Riolt Grrrl was a life raft
I was still in grade school when riot grrrl came on the scene in the early nineties. During that time, the only semblance of feminism on my pre-teen radar was in the form of the then-popular “girl power” meme, whose watered-down messaging was made popular by babydoll tees sporting slogans such as “girls kick ass” and by such anthems as No Doubt’s “I’m Just a Girl”, or any number of hits by *sigh* the Spice Girls.
During high school in rural Southern Californian suburbia, I struggled to find my subcultural niche. At a school largely dominated by bros, jocks, and cowboys, I found refuge in a motley crew of punks, queers, and ska kids. In my senior year, I became close with the amazing Jackie Marhoff, a zinester a couple years my junior who sewed her own clothes, and had music taste far superior to mine due to the influence of a cool older sister.
I thought this girl was so fucking cool, and eagerly devoured her recommendations and incredible mix cds. My seminal riot grrrl moment occurred upon receipt of one of these epic mixes, which featured songs from Bratmobile, Sleater-Kinney, the Casual Dots, and, of course, Bikini Kill.
I was instantly gripped by the combination of unstructured guitar, frenetic drumming, and most of all, the grown-up grrrl screams like the tightly controlled tantrum I had bottled up inside of me. It felt like a fucking release. This music articulated all the emotions I didn’t yet know how to deal with. It was primal, it was messy, and most of all, it was loud.
I was particularly shook up by the way Bikini Kill’s “Suck My Left One” struck a nerve beneath the skin I no longer felt safe in after years of abuse at the hands of my father. The words resonated in a hauntingly familiar way with the place inside me that was aching, it articulated the injustice I had experienced in a way that was accessible and incredibly validating.
Hearing this song for the first time was my first recognition that the things that were happening to me at home that I couldn’t talk to anyone about were happening to other girls, and this realization was simultaneously heartbreaking, comforting, and enraging.
Riot grrrl was both a liferaft and the catalyst for my self-recovery and resistance to what Bikini Kill so aptly labeled “psychic death”. It led me to feminism, which has helped me de-pathologize the fallout feelings and situate my complicated experience within larger discourses of patriarchy, sexism, and violence.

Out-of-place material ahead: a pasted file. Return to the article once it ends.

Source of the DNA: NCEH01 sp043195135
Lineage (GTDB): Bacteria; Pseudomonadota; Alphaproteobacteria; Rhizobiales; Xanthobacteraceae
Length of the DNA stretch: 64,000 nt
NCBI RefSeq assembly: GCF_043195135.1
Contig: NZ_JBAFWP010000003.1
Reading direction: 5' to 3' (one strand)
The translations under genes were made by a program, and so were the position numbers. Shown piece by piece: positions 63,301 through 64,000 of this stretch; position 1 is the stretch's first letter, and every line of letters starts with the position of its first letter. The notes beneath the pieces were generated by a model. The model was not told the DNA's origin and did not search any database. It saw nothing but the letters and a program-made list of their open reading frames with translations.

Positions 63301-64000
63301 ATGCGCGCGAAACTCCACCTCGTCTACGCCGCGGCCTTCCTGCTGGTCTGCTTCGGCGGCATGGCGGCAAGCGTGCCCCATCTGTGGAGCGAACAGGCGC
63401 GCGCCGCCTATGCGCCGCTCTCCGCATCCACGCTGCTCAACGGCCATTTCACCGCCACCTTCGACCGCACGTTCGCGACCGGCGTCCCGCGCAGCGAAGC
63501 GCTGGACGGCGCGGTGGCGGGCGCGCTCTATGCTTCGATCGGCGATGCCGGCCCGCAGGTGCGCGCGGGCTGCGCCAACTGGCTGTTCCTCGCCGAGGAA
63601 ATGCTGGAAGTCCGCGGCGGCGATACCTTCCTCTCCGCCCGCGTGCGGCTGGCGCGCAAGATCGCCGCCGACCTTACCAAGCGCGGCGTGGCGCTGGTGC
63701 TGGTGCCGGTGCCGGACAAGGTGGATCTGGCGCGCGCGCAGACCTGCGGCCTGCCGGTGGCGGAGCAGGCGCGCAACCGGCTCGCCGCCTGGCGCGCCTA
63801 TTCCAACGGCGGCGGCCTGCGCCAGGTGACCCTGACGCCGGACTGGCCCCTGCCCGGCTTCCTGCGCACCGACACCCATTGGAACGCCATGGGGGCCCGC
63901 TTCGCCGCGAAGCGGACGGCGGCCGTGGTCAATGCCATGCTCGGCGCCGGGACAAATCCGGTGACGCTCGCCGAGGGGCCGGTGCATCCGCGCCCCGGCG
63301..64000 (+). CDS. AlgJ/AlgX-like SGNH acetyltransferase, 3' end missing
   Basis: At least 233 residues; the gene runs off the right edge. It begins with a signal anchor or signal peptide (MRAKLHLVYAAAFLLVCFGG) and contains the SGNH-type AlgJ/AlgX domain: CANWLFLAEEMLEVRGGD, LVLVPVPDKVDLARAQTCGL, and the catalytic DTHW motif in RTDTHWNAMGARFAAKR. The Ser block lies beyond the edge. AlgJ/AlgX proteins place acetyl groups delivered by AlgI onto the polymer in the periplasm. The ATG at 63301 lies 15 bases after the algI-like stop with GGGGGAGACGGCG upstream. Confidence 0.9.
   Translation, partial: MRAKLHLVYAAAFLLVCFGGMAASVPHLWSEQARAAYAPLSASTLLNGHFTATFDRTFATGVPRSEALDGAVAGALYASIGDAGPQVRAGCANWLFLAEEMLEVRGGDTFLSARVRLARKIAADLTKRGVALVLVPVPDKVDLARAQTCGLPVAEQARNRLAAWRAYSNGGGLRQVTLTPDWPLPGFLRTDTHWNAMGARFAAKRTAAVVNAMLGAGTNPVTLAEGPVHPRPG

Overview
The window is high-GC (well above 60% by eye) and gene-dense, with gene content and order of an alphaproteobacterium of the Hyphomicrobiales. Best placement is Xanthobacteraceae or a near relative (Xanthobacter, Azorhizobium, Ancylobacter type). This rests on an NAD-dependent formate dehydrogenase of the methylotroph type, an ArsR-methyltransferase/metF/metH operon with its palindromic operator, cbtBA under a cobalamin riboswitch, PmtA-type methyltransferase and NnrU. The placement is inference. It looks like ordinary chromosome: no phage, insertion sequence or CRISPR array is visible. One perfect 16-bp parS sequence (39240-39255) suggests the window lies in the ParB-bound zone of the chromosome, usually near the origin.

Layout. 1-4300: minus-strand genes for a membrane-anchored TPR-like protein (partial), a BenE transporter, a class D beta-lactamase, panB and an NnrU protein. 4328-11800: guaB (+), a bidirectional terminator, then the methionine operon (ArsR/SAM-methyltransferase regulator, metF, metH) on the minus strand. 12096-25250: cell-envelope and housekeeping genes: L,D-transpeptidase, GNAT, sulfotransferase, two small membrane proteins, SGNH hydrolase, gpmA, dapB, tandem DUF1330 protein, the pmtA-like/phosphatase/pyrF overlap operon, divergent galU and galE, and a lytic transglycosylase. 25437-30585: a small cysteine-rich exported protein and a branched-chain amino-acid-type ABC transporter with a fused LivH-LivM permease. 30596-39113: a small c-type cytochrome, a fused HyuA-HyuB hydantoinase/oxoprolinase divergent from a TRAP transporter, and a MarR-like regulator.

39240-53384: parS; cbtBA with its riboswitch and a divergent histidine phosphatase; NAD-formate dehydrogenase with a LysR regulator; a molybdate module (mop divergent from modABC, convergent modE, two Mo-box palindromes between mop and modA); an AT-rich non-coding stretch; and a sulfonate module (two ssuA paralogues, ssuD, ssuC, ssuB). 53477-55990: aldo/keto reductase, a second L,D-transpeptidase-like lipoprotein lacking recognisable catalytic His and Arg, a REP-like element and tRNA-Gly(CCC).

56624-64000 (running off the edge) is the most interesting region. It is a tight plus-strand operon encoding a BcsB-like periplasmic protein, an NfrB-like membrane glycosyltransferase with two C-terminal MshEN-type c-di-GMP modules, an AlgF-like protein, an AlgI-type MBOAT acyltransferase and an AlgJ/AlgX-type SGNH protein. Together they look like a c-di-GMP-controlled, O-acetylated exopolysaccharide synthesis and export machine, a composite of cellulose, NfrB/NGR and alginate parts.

The only downside of my rapturous love affair with riot grrrl was that by this time it was 2003, and I felt like I had missed the boat on experiencing this phenomenon firsthand. Undeterred, I vowed to move to Olympia anyway, and luckily for me there was an incredible liberal arts college there. In 2006 I packed my bags and tiny Plymouth Neon to study feminist theory at the Evergreen State College and experience what I hoped would be the lingering spirit of riot grrrl, even though I was ten years late.
I almost had a conniption when roll was called on my first day of class and in attendance was none other than Tobi Vail, drummer of Bikini Kill and feminist theorist extraordinaire. I never worked up the nerve to tell her what an impact Bikini Kill and riot grrrl made on me, but I was absolutely starstruck and so fucking excited that she was there, a connection to the lifeline of the movement that had saved my life.
Nowadays, it is almost twenty years since the heydey of riot grrrl, and the music and message is still infusing my personal and political, recharging my psychic batteries, and fueling my workouts. I feel the energy of a fourth wave of feminism coming, and I experience it daily with my own microcosm of strong survivor best friends, DIY everything, and radical acceptance and self-love.
This is the kind of energy that I seek to experience collectively and communally with all the grown-up grrrls of the nineties, to carry the torch riot grrrl, to speak our own truths, to have our own movement.